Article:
In March, I wrote about my experience at a retreat with fifteen practitioners and some program officers from the W.K. Kellogg Foundation where we shared personal stories of racial healing. Last month, the same group served as facilitators for the America Healing conference in Asheville, North Carolina, when the foundation convened 250 grantees, racial justice advocates, and leaders of national civil rights organizations.
We spent the first day in “racial equity healing dialogues.” For the most part, people in my sharing circle had spent years, sometimes decades, in the struggle for racial justice, yet for many it was a unique experience to be in a group where they could tell their stories. As one activist said, “For the first time I felt like I was not alone.”
One participant described a turning point in his life when someone had simply been willing to listen to his anger and pain and then had the humility to say, “I can have no idea what it was like for you.”
A senior African American, who grew up in the segregated south and went on to a distinguished corporate career, recalled hearing his father having to answer, “Yes, sir” to a 9 year-old white boy. “Healing is a journey that is not over. Even today most of us cannot live in America for a full day without something happening that reminds you of what color you are. How do you take hate and turn it into love, turn it into good?”
Other themes and questions surfaced: How to work with people who will not change? What to do with our frustrations? How to deal with multiple realities and identities in our increasingly multicultural national community? How to be part of the system and not be tainted by it? How to do the work and take care of ourselves at the same time?
The second day focused on hard realities of race and class in America today. Here is one stark fact: People who live in safe, typically white neighborhoods can expect to live up to 20 years longer than those in impoverished ones.
Through panels and workshops we exchanged information on systems change, policy, community organization, and strategies for racial equity in education, health, and economic security. A powerful movement for racial healing may be gaining momentum. A new generation is embracing blended racial identities as seen in the extraordinary diversity of the conference attendees. But, paradoxically, many agree that the election of President Obama has actually made it harder to talk about race.
Speakers noted an insidious reframing of the racial issue in national politics, the media, and in some court decisions. In this “reactionary color blindness,” considering racial impact in order to avoid potential discrimination itself constitutes racial discrimination. In this Alice in Wonderland view of reality, to take race into account, even to avoid discrimination, is discrimination. Talking about race is racist.*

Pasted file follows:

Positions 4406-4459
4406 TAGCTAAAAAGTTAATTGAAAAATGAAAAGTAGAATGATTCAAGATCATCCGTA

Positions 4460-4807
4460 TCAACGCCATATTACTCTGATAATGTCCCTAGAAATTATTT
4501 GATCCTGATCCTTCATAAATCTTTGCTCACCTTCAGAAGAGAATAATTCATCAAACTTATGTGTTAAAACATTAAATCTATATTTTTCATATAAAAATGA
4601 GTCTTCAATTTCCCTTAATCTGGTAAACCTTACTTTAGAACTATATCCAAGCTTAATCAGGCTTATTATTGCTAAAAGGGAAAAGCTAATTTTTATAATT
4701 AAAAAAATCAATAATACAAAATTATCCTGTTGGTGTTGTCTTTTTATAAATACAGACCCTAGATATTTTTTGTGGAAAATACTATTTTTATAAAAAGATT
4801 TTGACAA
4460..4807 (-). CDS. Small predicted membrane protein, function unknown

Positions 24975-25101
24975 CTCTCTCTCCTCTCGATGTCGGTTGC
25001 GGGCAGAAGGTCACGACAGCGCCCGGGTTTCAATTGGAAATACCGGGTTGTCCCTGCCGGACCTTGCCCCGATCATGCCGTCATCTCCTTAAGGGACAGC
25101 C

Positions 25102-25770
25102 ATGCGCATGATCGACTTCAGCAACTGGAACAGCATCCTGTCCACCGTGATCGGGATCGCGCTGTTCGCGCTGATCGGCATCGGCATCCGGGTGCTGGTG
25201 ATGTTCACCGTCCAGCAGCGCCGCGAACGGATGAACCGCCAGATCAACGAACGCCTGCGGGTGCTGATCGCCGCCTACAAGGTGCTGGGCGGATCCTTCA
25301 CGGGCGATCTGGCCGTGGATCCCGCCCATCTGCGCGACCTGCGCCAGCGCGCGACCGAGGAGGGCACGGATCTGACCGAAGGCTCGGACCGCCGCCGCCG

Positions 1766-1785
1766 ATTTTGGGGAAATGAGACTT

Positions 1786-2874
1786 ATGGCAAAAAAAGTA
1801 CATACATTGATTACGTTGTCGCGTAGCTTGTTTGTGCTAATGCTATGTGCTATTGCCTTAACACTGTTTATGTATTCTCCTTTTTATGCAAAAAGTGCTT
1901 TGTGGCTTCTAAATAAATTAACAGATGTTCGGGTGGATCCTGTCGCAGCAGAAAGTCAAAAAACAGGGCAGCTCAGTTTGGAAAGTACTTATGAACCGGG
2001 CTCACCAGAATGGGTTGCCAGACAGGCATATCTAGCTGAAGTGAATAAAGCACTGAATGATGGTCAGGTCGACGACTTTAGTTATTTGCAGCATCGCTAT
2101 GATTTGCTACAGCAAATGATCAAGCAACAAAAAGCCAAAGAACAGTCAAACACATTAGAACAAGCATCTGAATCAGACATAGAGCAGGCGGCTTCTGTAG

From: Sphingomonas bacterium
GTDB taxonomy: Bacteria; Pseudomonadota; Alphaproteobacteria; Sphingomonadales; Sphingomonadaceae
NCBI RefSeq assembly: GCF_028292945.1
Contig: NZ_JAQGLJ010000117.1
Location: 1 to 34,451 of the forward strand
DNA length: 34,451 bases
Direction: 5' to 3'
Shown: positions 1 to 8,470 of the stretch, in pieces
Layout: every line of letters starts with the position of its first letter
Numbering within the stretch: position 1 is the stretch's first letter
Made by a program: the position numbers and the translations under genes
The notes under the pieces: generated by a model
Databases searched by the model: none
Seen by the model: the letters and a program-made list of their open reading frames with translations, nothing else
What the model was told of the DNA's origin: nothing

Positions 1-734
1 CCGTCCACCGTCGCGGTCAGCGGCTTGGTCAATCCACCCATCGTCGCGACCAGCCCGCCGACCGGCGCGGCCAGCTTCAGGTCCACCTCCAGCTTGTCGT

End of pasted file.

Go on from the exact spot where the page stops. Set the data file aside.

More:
I was moved by the story of Mee Moua, a Hmong American who came as a refugee from Laos and was elected to the Minnesota Senate. She framed the immigration issue in the context of the larger story of all Americans and told how the Jewish community in her state, some of them holocaust survivors, had supported the rights of Latinos. She said, “We will not resolve the immigration issue until it is seen as more than a Hispanic/Latino issue. Those of us who could ‘pass’ must step up.”
Gail Christopher, Kellogg’s vice president for program strategy states: “Achieving racial equity will require changing hearts, minds and deeply held (often unconscious) beliefs that manifest in and through persistent residential segregation patterns and related disparities in access to opportunity.”
Perhaps the most interesting evidence of this change of heart came from Harvard professor Mark Warren, author of Fire in the Heart: How White Americans Embrace Racial Justice. In interviews with white people who are making a difference in their communities, he discovered that what engaged them was not analysis or education. Nobody said, “I read about racism” or, “I took a course.” What got people moving was “direct witnessing experiences when they saw with their own eyes the hard realities of racism.” Motivation comes from a “profound moral and spiritual process” as they build “meaningful relationships with people of color and when their values and interests are directly addressed.”
*A special issue of The American Prospect, April 2011, entitled Color Blinded contains important articles by Shirley Sherrod, Randall Kennedy, William Julius Wilson, Ian Haney-Lopez and others. http://prospect.org/cs/colorblinded